Disney, WhatsApp and Mailchimp. What do they have in common?
From side hustles to fast-scaling freemium services, many of the world’s biggest brands have fired up in or around a recession. Starting a business is grueling at the best of times, so surely the hardship that comes with recession – layoffs, scant capital, declining markets and general uncertainty – only increases the challenge?
Maybe. But a recession forces entrepreneurs to be lean. You need to launch your vision with fewer resources, and keep building, testing and refining, whilst delivering. It’s the lean business models that are thriving, not surviving, in 2020.
From tiny tech startups to a mouse-shaped family venture – plus the surging markets in 2020 (there are a few) – these brands show that recessions can breed exceptional businesses.
Mailchimp (launched 2009, 2019 est. revenue 700 million USD)
The DNA for this marketing giant lies in The Rocket Science group, founded in 2001 and right in the eye of the dot.com crash. Back then, it dealt with big client retainers and was a far cry from the brilliantly simple email marketing brand we know today.
Fast-forward to 2009, and the world was taking baby steps from the 2007-2008 Global Financial Crisis (GFC). The time for annual retainers and lifelong clients was gone, and as luck would have it, founders Ben Chestnut and Dan Kurzius had been working on the perfect antidote.
They added Mailchimp as a groundbreaking freemium service in 2009, and within a year customer numbers had gone from 85,000 to 450,000.
Disney (launched 1929, 2020 est. revenue 65.388 billion USD)
They’d made a soft launch with Steamboat Willie, but things got serious for brothers Walt and Roy Disney in 1929, when they incorporated Walt Disney Productions right at the start of the Great Depression. What the world needed now was a smile, and they had plenty of ideas.
The Disney brand has weathered many storms since then – internal and external slumps included – but the original core values of fun and magical escapism, so badly needed during the Great Depression, have remained intact.
It’s bookended perfectly with the launch of Disney Plus in 2019, just ahead of COVID-19. Families around the world suddenly needed stay-at-home escapism, and who was there? Mickey Mouse and co (plus a tonne of acquired favourites, from Han Solo to Bart Simpson).
WhatsApp (launched 2009, 2020 est. revenue 4-5 billion USD)
In 2009, Jan Koum was at the tail end of the Global Financial Crisis and unemployed. His back story makes for harsh reading – zero silver spoons – and the grit he’d relied on through his career so far left him well-heeled for a global recession.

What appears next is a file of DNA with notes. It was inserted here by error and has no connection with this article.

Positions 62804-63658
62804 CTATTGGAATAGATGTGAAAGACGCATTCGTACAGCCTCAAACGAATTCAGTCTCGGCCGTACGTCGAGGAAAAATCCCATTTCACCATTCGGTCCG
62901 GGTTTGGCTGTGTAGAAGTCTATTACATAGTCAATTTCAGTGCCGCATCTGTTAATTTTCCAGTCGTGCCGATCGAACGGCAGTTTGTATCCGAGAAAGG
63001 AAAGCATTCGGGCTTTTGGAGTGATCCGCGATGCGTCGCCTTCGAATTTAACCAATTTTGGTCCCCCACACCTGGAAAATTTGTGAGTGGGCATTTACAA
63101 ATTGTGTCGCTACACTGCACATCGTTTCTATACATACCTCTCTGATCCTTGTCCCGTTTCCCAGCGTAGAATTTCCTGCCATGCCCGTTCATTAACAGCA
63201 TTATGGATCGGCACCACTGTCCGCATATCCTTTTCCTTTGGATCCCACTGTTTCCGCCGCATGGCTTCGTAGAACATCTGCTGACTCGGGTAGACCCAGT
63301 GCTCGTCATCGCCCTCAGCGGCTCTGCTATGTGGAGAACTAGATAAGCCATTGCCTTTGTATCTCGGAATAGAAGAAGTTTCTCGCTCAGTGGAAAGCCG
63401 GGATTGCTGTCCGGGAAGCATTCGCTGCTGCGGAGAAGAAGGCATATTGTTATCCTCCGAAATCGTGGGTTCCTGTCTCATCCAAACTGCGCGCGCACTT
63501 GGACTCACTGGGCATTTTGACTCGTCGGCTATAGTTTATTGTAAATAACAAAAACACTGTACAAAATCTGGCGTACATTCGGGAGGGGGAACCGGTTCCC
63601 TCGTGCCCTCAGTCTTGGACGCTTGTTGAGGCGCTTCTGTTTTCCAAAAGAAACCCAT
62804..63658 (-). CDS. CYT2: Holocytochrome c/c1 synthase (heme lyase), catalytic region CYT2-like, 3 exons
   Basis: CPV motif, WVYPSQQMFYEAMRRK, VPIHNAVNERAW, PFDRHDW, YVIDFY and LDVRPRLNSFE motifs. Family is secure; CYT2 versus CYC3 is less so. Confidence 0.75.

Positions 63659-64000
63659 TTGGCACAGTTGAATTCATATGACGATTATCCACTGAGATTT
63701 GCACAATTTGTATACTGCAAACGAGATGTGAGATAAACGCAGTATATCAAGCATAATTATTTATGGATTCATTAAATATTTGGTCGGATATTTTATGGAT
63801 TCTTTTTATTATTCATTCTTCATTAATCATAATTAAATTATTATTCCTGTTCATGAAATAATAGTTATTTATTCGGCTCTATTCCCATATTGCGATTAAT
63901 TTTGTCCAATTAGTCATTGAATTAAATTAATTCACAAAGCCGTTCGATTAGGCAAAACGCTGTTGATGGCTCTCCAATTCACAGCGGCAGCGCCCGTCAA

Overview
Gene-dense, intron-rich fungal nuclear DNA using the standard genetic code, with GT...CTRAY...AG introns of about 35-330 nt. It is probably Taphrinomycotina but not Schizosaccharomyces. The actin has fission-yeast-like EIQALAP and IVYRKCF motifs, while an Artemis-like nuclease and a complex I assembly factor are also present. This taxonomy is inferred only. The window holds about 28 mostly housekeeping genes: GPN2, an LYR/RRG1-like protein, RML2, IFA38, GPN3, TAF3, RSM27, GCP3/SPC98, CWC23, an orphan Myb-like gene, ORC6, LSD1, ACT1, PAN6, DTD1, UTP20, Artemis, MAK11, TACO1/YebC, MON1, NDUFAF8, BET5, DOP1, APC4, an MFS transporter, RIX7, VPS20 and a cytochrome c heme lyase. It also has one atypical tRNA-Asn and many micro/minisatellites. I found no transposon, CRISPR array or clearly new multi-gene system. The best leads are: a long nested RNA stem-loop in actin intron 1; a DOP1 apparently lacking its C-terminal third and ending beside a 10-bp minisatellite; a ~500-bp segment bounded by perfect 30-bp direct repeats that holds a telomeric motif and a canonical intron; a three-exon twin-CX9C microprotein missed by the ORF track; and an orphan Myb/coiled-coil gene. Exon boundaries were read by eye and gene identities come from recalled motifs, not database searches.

On 24 February that year, he incorporated WhatsApp Inc (there was no app as yet), and was working out the product. Nothing like the slick app we all have on our phone now (surely?), WhatsApp proved tricky to get right. It crashed, it mutated and Koum very nearly shelved his idea. But cofounder Brian Acton convinced him to stick at it, and the rest is history.
WhatsApp started as a simple idea, showing users their contacts’ status – can’t talk right now, I’m at the gym – with the famous double blue tick in place right from the beginning. The world was in the mood for streamlining, and WhatsApp was all about it.
Not that my messages right now are looking that streamlined.
Who’s winning, in 2020?
The obvious runaway success stories of 2020 are the Zooms, the Skypes, the Teams. But on a more micro level, figures from website building service Web Eden show independent food and drink delivery services, personal trainers and cleaners as the top three startup sectors across the year.
What is it about these business types that suit the recession we’re in today? For sure, it has something to do with spotting a widespread need, and delivering. We needed the joy of good times over food and drink. We needed release in the form of exercise. And we needed our homes to be places we wanted to be in, when we weren’t really allowed out. Food delivery, PTs and cleaners all knew this, and cornered their markets.
Recession startups have one thing in common; adversity. It’s a curious fact of entrepreneurship that we tend to thrive on it, and build our best work.
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